"Traitor's Gate - geograph.org.uk - 455483" by Stephen Henley. Licensed under CC BY-SA 2.0 via Wikimedia Commons - https://commons.wikimedia.org/wiki/File:Traitor%27s_Gate_-_geograph.org.uk_-_455483.jpg#/media/File:Traitor%27s_Gate_-_geograph.org.uk_-_455483.jpg

Traitors’ Gate as it would have looed when Gate was in use.[“Traitor’s Gate – geograph.org.uk – 455483” by Stephen Henley. Licensed under CC BY-SA 2.0 via Wikimedia Commons]-

Wallcreeping treecreeper

Posted: March 24, 2016 in Birds, Natural History
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Right place, right time – the essential of wildlife photography. What an unusual place to find a Treecreeper

Radnor Bird Blog

So what`s in a name ? This little fellow has forgotten it`s a TREE creeper and has spent last 10 minutes foraging all over our stone built garden wall (after having tried the garden bench earlier) Looks like it`s hanging on for grim death but obviously found plenty to forage on  🙂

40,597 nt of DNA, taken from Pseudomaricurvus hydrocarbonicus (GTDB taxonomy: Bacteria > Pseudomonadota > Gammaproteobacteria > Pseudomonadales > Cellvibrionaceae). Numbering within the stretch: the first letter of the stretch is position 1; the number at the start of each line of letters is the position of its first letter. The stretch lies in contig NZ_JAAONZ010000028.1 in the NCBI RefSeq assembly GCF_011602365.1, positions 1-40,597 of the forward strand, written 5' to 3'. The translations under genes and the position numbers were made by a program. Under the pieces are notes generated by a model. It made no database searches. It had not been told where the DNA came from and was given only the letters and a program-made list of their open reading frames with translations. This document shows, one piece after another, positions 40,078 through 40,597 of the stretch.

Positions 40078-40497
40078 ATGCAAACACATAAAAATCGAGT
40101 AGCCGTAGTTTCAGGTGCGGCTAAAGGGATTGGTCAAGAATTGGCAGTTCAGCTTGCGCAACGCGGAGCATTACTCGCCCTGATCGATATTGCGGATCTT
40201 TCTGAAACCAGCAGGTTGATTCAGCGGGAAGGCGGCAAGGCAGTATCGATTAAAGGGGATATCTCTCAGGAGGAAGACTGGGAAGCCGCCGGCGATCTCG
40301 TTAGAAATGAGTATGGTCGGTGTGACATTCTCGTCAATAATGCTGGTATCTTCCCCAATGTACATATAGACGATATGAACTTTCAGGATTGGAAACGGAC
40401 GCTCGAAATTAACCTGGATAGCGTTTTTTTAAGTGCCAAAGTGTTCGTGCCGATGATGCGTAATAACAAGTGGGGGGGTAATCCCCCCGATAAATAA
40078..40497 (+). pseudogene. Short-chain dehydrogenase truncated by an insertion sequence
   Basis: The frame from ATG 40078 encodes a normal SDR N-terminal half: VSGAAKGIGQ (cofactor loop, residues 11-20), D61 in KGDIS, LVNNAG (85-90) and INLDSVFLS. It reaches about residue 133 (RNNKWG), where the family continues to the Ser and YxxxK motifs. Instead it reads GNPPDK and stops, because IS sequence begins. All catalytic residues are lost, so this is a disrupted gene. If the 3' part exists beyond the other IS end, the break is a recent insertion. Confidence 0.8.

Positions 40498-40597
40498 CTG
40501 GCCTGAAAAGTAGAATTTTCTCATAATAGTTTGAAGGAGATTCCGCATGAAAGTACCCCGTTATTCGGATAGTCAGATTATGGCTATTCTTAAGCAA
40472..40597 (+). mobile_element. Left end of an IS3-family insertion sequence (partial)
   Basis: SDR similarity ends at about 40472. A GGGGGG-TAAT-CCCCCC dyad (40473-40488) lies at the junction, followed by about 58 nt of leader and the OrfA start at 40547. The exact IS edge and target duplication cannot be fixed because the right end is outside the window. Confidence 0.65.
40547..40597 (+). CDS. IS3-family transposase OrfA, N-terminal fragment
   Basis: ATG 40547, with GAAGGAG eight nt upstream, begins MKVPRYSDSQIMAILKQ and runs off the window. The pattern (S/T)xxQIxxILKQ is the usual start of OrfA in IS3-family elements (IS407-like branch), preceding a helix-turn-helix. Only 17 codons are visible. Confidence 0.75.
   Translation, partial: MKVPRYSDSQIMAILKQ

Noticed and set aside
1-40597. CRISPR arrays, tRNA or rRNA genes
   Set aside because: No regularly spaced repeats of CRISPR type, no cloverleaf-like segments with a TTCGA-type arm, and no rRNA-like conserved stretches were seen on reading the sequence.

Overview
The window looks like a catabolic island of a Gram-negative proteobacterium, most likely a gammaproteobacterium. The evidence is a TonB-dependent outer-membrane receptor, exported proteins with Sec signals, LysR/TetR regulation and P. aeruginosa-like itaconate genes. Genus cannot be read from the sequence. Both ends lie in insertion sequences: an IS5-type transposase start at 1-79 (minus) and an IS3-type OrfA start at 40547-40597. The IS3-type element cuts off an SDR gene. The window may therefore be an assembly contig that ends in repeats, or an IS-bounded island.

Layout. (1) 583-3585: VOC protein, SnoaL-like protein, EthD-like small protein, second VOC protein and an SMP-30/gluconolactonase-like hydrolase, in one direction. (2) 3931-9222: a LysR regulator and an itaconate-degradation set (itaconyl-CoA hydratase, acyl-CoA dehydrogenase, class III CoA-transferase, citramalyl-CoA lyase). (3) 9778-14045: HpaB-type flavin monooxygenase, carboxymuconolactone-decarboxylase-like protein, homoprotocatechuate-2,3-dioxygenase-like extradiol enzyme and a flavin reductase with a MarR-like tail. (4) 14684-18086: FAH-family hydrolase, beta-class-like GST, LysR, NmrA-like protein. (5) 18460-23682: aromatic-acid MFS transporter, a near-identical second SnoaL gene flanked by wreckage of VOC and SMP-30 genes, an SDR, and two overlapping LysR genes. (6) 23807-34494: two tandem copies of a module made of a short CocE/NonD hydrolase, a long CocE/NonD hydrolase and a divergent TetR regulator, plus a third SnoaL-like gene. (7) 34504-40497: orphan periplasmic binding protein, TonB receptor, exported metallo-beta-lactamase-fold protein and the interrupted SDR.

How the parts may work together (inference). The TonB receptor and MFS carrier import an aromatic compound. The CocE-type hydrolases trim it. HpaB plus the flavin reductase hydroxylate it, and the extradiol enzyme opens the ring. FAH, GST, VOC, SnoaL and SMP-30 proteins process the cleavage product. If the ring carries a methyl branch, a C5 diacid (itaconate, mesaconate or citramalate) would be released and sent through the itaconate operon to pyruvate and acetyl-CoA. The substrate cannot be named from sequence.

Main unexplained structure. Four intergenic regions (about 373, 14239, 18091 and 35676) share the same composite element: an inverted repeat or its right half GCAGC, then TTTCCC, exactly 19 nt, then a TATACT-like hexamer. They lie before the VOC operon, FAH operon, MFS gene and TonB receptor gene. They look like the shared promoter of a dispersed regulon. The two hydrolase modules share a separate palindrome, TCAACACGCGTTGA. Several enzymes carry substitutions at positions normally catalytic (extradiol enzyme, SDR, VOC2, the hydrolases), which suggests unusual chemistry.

Wall is also home to breeding pairs of blue tit, house sparrow and pied wagtails, full of hole sand nook and crevices

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Locksands Life

As a kid I lived in the south east of England. Of course, back then our railways were nationalised but the stock we saw reflected history. I was accustomed to seeing locos built by the London Brighton and South Coast Railway which had ceased to exist some 25 years before I was born. I lived on what had been that company’s network so no wonder it was always my favourite old company – the one I deemed built the best locos and had the class coaches.

But the London and South Western Railway ran it a close second. That company had much longer main lines and needed big, powerful locos. These had not survived on the old Brighton network for the main lines had all been electrified.

Given a free choice of railway memorabilia to own, I’d always pick a Brighton item. But sometimes things just come your way and…

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Fertile Crescent (By 92bari (Own work) [CC BY-SA 3.0 (http://creativecommons.org/licenses/by-sa/3.0)], via Wikimedia Commons)